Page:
Why You Probably Won’t Get Your Day in Court
So, it looks like your divorce is imminent and your first thought is “I need to find an aggressive attorney to represent my interests in court.” That is a fairly typical initial thought and one that can get you into a lot of financial trouble.
95% of Divorces Settle Out of Court
First of all, only around 5% of divorces are finalized at trial. You can spend a small fortune going through the process leading up to trial and end up settling in a court-mandated mediation session anyway.
Take my former client Jane, for instance. Jane came to me in hopes of pursuing a cooperative divorce with her husband, John. They have two young children together and she wanted to ensure they were able to maintain a decent relationship so that they could continue to co-parent effectively after the divorce.
Jane and John’s financial situation was not particularly difficult. They owned a couple of homes, John had retirement assets, and there was an inheritance from Jane’s parents. And interestingly enough, they seemed to know what their priorities were. Jane wanted one of the family homes for continuity with their children and the inheritance. John wanted to retain as much of his retirement assets as possible particularly his pension.
Jane had given up her career aspirations ten years earlier to raise their children and was now worried about not having an income while she completed her education. They were both prepared to consider spousal maintenance for a couple of years along with child support in order to help Jane become independent.
They collected all the necessary data and documents and began working towards an equitable settlement. Everything was looking good. Both parties were on track to get their needs and priorities met. Now John was going to have to give up a small percentage of his retirement assets in order to create an equitable division, but his coveted pension would not need to be touched.
Beware The Siren’s Song
And here’s where it all went wrong. John had a friend, who knew a friend, who had hired an aggressive litigation attorney and had allegedly gone to trial in order to protect his retirement savings from his ex spouse. John was intrigued. Not recognizing that his situation might be different, he decided to hire the same attorney and get his day in court as well.
Whether it was the threat of losing precious assets that caused John to seek out a more aggressive posture or the allure of retaining assets, John was willing to spend a considerable amount of his wealth to this end. In fact, over an eight-month period, he ended up spending nearly as much as he was attempting to protect from Jane.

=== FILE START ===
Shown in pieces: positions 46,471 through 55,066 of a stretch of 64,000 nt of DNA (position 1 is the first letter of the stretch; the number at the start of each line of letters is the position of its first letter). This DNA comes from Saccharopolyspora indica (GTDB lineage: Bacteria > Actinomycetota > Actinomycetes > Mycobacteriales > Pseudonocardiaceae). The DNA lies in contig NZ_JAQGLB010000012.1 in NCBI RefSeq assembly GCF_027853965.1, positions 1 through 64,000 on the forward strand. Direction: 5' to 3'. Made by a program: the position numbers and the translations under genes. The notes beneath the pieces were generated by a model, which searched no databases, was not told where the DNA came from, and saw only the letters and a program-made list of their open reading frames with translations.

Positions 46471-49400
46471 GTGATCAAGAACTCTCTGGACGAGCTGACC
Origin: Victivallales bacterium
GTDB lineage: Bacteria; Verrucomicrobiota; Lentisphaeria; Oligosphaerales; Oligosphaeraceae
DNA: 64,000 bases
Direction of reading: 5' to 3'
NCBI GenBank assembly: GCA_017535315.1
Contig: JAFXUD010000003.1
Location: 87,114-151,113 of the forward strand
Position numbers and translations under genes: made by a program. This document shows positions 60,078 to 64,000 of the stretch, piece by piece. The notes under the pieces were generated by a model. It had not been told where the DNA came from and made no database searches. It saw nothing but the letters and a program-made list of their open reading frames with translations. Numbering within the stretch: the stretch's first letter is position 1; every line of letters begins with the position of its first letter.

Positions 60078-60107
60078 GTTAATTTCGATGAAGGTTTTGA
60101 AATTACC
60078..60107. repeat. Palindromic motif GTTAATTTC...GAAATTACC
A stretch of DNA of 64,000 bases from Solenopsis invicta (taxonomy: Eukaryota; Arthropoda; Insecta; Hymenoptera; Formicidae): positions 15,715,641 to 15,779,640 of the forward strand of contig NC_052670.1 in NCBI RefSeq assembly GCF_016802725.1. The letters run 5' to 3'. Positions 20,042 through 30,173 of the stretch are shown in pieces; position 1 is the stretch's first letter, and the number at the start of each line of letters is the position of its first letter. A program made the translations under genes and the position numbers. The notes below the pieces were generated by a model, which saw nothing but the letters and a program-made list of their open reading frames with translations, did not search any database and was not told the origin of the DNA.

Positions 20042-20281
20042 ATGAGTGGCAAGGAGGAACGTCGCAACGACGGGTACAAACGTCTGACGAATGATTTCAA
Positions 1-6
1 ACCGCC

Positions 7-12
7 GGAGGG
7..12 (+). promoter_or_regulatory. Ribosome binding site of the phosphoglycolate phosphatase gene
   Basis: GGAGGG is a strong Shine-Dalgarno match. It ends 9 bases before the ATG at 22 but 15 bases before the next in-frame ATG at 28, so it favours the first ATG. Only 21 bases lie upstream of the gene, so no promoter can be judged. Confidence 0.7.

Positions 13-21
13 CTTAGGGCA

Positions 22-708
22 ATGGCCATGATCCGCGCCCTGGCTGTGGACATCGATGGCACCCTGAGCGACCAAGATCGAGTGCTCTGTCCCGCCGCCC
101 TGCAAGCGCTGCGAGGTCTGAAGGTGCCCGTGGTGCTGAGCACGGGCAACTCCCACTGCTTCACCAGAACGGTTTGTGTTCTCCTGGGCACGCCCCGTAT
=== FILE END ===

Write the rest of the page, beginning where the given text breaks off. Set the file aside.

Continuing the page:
What is it that causes good people to go to great lengths in order to keep their spouse from benefiting?
While the obvious answer may be anger, it is important to understand that anger is a symptom rather than a primary feeling. It’s a facade we use to protect our soft underbelly of feelings. Underlying anger there are typically deeper feelings of hurt, fear, humiliation, loss, abandonment, or powerlessness.
It is not uncommon for a spouse, particularly the one who did not initiate the divorce, to take a more aggressive posture with the underlying intent of inflicting countermeasures in pain and regaining a feeling of control. It is most often not about the actual money at all.
As you might imagine, John did not end up getting his day in court. Based on the amount of money it cost to hire attorneys and go through the traditional divorce process, one might think he had earned his day in court. But what John did not know was that it is a standard procedure for the court to mandate a pre-trial mediation session, which is where the majority of contested divorces end up being settled.
After more than $50,000 in attorney fees and 11-hours of mediation, Jane and John successfully agreed to a final settlement. Ironically, their mediated settlement ended up being almost exactly the same as the settlement proposal they had been working toward when John decided to lawyer up. And John ended up giving Jane that same small percentage of his retirement assets that he had fought so hard to protect.
Moral of this story?
Don’t spend tens of thousands of dollars attempting to get your day in court, only to be forced to settle out of court, which could have been accomplished at a fraction of the cost had you pursued that in the first place.
To learn more about the psychology of divorce access this informative article by Dr. Donald Soposnek: https://www.mediate.com/articles/saporo.cfm
Still Need Help?
At Integrity Divorce Solutions, our mission is to create a more efficient, affordable, and amicable divorce process. If you or a spouse are struggling with whether or not you “need your day in court” and would like to better understand the divorce process and your options, contact us today for a free consultation.